Book Club 1/2024: What is a Software Architect?

24 January 2024 5 Minutes History

A few meandering and maybe unhelpful thoughts on the title "Software Architect"


This is a post in my Book Club Series.

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This question - what is a software architect? - is a bit of an expansive one; I wouldn't think that I could ever answer it thoroughly, much less succinctly in a few article links. I do however think it's worth some time considering some of the different perspectives we encounter. I'd venture that a poll of 10 software architects would yield 11 answers to this question.

Is software architecture decidedly different from software engineering? The analogy with which these titles are made - that of architects, engineers, and builders collaborating over the construction of a building - would seem to suggest so. However, a software project is decidedly different (in almost every single aspect) from a construction project. This is my opinion, but I would put it to you that while "software architecture" is probably a definable thing, a software architect is not really so different from an engineer. Indeed, I would also assert that a proper software engineer must be engaging with and actively doing software architecture as a part of their job.

Should a software architect be doing anything different from an engineer? Well, perhaps not on the surface. I'd expect that an architect would be writing code about as much as someone with an engineer title, and I'd expect that an engineer would be as engaged with diagrams and ephemeral conversations about the nature of software as someone with an architect title. The separate titles then are probably most useful as a way to distinguish the primary focus that one has within a software team, and an architect would be working differently from an engineer insofar as the architecture would be their primary focus, or area of responsibility.

So is it useful then to separate ourselves out with titles of "engineer" and "architect"? There are advantages to having the separate architecture title though: to motivate the team to keep architecture as a primary consideration, to be a figure of wisdom or authority with respect to the architecture, or to be the "point person" to communicate architectural concerns to other teams or other departments within a company. Perhaps it's not a useful title to have, but a separate role or "hat" which a member of a software team wears; in fact this was the way I was introduced to the concept of architecture.

Having both had the title of "architect" and having been an engineer at firms which had this title, I can see its utility. To caution though: just as every piece of software, every product, and every team is different - sometimes radically different - so too are the roles of those we call architects. This is perhaps why there are so many different ideas of what architecture is, and what a proper software architect ought be. Perhaps there can't be a single, specific definition to encapsulate the idea, as the types of architecture and architectural concerns are necessarily so varied between software efforts, domains, and technologies?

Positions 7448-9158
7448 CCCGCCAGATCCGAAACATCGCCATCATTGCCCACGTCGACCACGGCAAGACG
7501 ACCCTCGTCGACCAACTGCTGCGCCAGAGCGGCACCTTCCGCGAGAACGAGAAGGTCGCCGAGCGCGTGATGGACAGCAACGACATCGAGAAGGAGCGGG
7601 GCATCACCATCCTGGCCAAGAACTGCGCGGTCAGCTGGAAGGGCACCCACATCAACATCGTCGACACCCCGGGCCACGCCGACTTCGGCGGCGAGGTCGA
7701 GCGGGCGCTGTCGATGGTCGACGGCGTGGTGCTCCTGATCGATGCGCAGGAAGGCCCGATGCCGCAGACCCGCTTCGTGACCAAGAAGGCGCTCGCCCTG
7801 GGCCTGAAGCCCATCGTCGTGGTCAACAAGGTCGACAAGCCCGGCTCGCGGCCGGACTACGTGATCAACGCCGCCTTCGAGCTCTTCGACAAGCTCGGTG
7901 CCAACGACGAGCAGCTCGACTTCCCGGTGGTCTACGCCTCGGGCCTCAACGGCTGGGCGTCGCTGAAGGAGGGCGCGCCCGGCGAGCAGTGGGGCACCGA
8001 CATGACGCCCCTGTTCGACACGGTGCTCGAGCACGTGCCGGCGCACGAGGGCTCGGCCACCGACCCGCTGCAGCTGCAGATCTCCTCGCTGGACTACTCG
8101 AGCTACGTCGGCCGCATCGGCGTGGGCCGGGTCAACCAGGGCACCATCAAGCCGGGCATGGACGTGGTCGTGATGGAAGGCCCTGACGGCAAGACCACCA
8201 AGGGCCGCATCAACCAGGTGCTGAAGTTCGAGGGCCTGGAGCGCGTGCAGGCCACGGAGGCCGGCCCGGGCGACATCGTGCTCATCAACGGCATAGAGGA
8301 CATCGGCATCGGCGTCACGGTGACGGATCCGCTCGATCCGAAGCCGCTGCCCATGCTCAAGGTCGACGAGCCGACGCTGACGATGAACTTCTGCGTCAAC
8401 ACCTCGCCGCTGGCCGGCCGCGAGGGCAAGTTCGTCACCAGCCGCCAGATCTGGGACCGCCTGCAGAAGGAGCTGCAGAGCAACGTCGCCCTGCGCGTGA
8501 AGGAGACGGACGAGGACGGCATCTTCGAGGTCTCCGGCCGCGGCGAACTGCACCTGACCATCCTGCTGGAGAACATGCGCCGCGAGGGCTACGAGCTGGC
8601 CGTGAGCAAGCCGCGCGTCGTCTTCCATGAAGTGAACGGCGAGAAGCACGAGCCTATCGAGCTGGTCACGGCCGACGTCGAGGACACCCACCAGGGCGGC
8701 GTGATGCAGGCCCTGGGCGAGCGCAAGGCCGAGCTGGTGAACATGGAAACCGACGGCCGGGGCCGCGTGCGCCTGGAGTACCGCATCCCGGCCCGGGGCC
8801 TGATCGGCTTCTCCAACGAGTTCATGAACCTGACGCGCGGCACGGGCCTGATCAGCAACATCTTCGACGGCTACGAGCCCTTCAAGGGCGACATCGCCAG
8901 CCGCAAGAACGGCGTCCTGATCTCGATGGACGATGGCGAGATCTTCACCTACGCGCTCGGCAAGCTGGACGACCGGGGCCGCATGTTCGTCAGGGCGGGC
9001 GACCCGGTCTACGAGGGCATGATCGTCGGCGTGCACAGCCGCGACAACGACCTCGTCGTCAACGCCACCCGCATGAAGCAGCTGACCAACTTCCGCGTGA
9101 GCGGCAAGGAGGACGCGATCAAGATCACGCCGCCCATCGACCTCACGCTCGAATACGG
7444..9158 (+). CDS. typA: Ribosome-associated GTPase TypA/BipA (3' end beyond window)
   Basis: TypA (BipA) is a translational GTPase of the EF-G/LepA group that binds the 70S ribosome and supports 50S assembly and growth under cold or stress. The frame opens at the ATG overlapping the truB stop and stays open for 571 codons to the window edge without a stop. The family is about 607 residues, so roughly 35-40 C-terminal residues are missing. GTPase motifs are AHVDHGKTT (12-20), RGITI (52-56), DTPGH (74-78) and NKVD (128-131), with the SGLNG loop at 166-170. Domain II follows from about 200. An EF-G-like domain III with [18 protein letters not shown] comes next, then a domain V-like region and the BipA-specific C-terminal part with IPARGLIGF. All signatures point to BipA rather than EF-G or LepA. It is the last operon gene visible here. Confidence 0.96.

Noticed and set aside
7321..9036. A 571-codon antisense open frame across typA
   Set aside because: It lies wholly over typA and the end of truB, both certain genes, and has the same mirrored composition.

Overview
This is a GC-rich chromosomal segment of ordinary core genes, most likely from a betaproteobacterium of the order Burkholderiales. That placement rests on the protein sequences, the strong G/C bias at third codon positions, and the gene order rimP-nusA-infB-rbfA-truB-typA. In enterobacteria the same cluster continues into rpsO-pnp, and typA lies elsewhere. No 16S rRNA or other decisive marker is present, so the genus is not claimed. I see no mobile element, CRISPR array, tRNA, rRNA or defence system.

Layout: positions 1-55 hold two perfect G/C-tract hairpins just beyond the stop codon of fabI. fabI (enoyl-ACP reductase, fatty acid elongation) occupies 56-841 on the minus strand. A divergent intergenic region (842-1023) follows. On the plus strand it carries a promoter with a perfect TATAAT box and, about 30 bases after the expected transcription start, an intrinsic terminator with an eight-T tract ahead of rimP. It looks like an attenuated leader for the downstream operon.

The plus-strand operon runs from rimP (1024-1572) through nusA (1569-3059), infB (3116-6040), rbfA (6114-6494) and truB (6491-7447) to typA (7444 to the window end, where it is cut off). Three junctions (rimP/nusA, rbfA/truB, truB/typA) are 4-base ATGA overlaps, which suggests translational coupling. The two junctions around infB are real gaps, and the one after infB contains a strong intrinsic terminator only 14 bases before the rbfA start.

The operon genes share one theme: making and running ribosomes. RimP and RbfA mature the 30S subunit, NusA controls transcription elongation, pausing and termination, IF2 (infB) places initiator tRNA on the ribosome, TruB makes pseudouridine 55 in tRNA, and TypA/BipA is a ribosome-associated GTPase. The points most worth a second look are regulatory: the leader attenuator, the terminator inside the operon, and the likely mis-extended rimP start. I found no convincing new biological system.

To try to pin some universals down, I think I could say a few definitive things about architects. Architects should be coding, and actively involved in the engineering process. Architects should primarily focus on assisting all of the members of a development team - helping to ensure alignment and stimulating everyone to think architecturally. Architects shouldn't be dictators or cudgels which make demands - a somewhat common perception which is unfortunately sometimes earned. Architects should strive to be the most approachable and collaborative members of a team.

While architects should be very technically knowledgeable, I don't know that they should have all the answers when it comes to architecture itself - curiously, I think the best architects are ones which are very creative and can help brainstorm architectural ideas, the idea being that they act as an enabler of a team to define a good architecture, rather than dictating an architecture from the start. In a difficult twist, this does mean that sometimes the architect will need to furnish a specific recommendation upon request, for example for a team in a tight bind which requires a quick resolution to a difficult problem.

I can hear a colleague of mine saying now: "This answer is so nonspecific as to be only slightly more helpful than a software architect theirself!"; unkind but not unfounded. I put it to you though that the composition of any software team is a jigsaw puzzle balancing who can do what with which areas of expertise are required of the technology and domain, and from team to team the jigsaw piece labeled "architect" will be a very different shape and in a very different place in the overall puzzle.


I was recently recommended Mark Richard's series "Software Architecture Monday", which is a part of his site dedicated to developing more architects. This series is well-thought-out, and contain a few excellent articles/videos which contain insights directly related to this topic:

Hi, I'm Ian

I'm a software engineer, architect, and team leader in Minneapolis. My career has largely focused on .NET and web technologies, spread across several industries. Currently I'm working for Crate & Barrel on their ecommerce solutions. You can find me on this blog, contributing to open source repositories, and at conferences around the Midwest.

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